Most people in the UK have heard of the Magna Carta but very few have actually read it. Below is a summary taken from https://www.britannica.com/topic/Magna-Carta.
When you hear people referring to Common Law, they mean the law of the land and in the UK it is the law as outlined in our original constitution as set out in the Magna Carta. Originally issued under the rule of England’s King John back in 1215, the Magna Carta outlined the basic rights of citizens and declared that no one was above the rule of law—not even the king.
By the end of the 16th century the admiralty courts had come to exercise an extremely wide jurisdiction, reaching far beyond saltwater transportation into many areas of commercial law. (see the link below to understand more about Maritime Law.
What is the Magna Carta?
The Magna Carta (“Great Charter”) is a document guaranteeing English political liberties that was drafted at Runnymede, a meadow by the River Thames, and signed by King John on June 15, 1215, under pressure from his rebellious barons. By declaring the sovereign to be subject to the rule of law and documenting the liberties held by “free men,” it provided the foundation for individual rights in Anglo-American jurisprudence.
Among the Magna Carta’s provisions were clauses providing for a free church, reforming law and justice, and controlling the behavior of royal officials. One of the charter’s 63 clauses tasked the barons with choosing 25 representatives to serve as a “form of security” ensuring the preservation of the rights and liberties that had been enumerated. Above all, the Magna Carta guaranteed that government, royal or otherwise, would be limited by the written law of the land.
The charter of 1216 was considerably shorter than its predecessor—42 clauses versus 63 in the 1215 document—as the council had omitted clauses dealing with purely temporary and political matters as well as those that might limit its own power to raise money or forces to carry on the war.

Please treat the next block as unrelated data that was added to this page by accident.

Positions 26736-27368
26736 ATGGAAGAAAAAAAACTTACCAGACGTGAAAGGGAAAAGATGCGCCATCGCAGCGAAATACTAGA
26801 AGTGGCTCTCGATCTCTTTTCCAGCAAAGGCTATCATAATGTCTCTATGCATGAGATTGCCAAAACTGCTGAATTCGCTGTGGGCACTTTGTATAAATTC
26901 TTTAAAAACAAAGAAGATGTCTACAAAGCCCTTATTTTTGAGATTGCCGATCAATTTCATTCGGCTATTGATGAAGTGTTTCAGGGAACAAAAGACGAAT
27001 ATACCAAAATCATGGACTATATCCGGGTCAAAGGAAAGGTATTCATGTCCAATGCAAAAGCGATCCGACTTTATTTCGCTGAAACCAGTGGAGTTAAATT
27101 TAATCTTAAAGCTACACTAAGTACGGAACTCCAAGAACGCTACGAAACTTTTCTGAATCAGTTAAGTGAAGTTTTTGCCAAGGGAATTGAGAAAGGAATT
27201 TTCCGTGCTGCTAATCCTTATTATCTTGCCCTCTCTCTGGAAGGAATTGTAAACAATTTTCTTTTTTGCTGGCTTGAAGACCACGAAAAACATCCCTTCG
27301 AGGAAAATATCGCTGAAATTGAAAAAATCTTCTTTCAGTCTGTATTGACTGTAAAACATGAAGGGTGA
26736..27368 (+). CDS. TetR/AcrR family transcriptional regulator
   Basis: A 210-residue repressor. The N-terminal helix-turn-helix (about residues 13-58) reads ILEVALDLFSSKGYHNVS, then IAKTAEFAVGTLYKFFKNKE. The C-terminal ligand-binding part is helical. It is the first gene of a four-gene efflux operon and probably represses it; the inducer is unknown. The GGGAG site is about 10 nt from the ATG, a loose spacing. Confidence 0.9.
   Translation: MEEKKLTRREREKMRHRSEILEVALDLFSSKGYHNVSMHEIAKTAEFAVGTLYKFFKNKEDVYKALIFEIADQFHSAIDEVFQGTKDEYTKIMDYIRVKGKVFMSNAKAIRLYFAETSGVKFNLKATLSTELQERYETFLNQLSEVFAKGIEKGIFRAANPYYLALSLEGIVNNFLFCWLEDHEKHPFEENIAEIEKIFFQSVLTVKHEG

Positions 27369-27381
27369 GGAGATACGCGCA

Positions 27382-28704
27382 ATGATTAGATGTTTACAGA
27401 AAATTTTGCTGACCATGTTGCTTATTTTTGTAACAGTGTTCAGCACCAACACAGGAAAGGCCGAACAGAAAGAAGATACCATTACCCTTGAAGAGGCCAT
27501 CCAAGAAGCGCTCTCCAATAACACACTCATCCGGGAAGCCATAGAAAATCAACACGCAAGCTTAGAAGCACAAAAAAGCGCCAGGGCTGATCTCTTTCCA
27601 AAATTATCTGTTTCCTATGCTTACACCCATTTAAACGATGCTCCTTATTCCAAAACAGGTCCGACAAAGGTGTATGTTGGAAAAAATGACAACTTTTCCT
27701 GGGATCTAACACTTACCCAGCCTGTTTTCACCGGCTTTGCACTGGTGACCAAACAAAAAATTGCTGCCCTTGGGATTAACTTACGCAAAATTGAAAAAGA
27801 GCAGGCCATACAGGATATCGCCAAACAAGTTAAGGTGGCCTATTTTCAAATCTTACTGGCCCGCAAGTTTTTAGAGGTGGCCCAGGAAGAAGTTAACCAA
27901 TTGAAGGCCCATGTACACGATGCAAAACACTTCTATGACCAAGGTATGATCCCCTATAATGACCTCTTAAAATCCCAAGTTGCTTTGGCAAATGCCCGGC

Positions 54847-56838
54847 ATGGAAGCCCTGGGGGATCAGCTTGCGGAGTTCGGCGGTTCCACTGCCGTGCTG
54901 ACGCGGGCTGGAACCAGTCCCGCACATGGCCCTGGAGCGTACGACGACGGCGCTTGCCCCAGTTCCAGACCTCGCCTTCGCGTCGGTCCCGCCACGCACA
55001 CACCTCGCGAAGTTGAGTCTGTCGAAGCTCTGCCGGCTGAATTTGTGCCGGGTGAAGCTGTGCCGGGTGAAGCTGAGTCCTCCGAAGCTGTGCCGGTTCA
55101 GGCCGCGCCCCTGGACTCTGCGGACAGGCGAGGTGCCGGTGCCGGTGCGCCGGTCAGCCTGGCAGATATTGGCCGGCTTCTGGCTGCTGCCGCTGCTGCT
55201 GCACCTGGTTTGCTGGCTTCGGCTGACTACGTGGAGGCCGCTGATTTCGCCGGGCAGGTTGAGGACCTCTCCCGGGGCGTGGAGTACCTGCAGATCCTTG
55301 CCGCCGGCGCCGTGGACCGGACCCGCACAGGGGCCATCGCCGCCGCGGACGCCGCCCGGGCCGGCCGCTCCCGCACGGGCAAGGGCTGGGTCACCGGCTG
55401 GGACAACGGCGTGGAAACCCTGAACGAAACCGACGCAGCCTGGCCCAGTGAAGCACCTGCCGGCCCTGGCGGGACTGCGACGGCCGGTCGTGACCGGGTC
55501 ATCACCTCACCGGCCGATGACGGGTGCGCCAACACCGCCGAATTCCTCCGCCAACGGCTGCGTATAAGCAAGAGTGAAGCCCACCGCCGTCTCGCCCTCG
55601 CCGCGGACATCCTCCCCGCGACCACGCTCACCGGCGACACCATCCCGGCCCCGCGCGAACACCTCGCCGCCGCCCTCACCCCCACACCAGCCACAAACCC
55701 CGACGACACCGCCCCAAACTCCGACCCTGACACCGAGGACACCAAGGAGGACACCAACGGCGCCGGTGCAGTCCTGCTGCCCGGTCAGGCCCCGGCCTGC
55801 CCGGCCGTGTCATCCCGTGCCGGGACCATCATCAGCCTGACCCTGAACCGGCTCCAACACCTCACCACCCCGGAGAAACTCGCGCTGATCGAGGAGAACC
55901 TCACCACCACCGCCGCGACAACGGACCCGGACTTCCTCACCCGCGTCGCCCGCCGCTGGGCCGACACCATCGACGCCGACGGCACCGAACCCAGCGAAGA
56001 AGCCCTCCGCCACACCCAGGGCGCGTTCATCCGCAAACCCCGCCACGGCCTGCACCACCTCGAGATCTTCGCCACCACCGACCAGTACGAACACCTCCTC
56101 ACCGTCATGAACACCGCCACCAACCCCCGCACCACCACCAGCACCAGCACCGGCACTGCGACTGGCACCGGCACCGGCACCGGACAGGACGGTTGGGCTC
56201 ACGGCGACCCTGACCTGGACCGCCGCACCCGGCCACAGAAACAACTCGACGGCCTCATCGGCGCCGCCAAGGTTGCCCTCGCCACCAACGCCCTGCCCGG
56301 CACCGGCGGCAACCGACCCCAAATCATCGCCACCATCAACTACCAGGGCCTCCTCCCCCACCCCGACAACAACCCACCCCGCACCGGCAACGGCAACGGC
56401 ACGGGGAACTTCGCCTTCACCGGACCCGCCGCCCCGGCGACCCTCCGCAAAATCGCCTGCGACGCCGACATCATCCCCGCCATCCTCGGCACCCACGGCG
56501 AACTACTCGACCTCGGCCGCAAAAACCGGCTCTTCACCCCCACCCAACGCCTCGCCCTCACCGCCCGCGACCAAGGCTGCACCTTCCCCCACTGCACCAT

The church, while keeping a general promise of freedom, lost its specific guarantee of free election to office.
Even in that moment of danger, the council did not forget one main purpose of the charter: to provide a definitive statement of feudal law. It tried to address points in doubt, such as specific matters of inheritance law and the precise year at which an heir should attain his majority (age 21). Instead of the “form of security,” the council stated that all omissions were postponed for future consideration. They were never replaced.
Historical Significance Of The Magna Carta
Magna Carta's 800th Anniversary (2012)
In 2012, David Cameron spent an excruciatingly long two minutes discussing the Magna Carta with David Letterman. The British prime minister struggled to name the location where the iconic English document was signed and the whereabouts of the original copies. But he perked up when describing the charter’s significance.
“The big moment of the Magna Carta was basically people saying to the king that other people have to have rights”—it was about “the crown not being able to just ride roughshod over everybody,” he said. Then the soaring moment hurtled back to earth. “And the literal translation [of Magna Carta] is what?” Letterman asked. Cameron had no idea.